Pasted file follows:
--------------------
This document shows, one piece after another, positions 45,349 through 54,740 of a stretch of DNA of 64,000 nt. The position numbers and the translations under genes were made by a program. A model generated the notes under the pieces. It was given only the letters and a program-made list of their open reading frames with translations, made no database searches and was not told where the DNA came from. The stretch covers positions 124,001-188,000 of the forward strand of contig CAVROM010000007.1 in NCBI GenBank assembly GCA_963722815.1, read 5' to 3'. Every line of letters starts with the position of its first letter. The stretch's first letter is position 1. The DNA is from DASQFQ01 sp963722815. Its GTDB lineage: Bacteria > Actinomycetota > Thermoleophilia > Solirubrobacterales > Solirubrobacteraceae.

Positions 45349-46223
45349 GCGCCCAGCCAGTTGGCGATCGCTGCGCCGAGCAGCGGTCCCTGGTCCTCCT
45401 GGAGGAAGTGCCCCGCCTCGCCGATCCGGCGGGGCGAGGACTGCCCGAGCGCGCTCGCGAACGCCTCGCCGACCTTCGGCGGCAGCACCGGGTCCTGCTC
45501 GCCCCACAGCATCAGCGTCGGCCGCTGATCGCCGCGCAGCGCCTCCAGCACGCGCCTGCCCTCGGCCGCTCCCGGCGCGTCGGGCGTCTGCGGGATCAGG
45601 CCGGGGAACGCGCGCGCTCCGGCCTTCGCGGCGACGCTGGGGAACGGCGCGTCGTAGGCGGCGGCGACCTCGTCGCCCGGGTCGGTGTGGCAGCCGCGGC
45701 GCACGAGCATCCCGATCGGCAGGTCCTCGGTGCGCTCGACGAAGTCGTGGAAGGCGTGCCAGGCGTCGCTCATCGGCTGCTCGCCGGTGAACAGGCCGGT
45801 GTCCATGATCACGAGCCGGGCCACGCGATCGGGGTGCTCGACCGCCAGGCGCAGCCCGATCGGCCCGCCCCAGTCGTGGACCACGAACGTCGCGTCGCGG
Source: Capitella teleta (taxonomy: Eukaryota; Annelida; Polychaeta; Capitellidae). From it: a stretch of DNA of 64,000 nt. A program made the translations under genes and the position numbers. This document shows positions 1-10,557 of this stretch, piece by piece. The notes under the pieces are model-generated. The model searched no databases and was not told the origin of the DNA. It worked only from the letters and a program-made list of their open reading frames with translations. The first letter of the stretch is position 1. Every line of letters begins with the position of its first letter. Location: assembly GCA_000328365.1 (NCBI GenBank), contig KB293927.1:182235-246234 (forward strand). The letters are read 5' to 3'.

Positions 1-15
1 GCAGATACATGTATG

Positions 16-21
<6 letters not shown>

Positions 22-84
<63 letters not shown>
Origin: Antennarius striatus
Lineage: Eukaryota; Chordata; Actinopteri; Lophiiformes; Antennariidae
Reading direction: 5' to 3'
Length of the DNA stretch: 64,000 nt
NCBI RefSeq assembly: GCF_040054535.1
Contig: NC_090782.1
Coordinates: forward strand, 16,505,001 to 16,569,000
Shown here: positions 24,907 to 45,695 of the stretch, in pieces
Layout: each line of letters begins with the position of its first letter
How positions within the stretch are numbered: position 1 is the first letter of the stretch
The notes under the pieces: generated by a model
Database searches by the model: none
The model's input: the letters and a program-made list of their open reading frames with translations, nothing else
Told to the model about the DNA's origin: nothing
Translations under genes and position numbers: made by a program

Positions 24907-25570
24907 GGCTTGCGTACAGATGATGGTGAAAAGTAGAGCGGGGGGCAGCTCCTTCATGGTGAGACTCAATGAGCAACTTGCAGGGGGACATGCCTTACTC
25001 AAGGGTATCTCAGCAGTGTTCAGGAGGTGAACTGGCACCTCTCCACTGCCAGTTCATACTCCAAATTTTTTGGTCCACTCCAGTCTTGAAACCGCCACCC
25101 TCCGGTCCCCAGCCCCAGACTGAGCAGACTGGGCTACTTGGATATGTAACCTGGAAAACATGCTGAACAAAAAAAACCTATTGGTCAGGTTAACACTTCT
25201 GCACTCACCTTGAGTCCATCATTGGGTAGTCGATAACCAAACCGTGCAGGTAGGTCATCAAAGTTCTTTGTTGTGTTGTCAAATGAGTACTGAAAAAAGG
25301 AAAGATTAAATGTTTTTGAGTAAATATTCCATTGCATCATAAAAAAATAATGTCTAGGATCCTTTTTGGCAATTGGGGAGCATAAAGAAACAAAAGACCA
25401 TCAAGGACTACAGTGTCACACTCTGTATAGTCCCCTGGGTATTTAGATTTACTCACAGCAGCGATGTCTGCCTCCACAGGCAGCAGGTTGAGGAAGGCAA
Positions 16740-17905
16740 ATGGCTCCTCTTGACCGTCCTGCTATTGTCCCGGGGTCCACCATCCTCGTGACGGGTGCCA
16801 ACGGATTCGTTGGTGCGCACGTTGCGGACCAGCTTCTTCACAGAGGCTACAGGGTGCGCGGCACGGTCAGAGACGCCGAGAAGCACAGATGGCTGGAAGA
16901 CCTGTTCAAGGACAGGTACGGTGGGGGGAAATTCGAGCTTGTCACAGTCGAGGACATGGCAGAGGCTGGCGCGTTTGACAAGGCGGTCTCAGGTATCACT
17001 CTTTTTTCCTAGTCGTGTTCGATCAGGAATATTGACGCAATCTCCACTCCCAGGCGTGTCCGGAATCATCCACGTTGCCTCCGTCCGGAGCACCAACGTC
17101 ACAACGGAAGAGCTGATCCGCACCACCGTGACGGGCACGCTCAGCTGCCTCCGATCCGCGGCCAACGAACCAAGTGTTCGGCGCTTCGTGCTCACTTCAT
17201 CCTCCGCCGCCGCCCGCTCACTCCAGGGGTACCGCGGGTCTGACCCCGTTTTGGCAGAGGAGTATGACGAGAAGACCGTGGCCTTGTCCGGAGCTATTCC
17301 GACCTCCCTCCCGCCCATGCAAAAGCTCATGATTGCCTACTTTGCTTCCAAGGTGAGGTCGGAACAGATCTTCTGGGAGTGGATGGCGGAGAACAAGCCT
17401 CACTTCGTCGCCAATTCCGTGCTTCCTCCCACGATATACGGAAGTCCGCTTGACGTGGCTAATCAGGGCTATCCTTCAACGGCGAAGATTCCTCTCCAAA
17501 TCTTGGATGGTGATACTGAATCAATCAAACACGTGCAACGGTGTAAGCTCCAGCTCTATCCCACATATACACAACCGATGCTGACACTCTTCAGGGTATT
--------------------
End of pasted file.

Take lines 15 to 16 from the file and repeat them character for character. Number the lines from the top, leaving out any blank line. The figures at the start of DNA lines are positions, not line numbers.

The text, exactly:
<63 letters not shown>
Origin: Antennarius striatus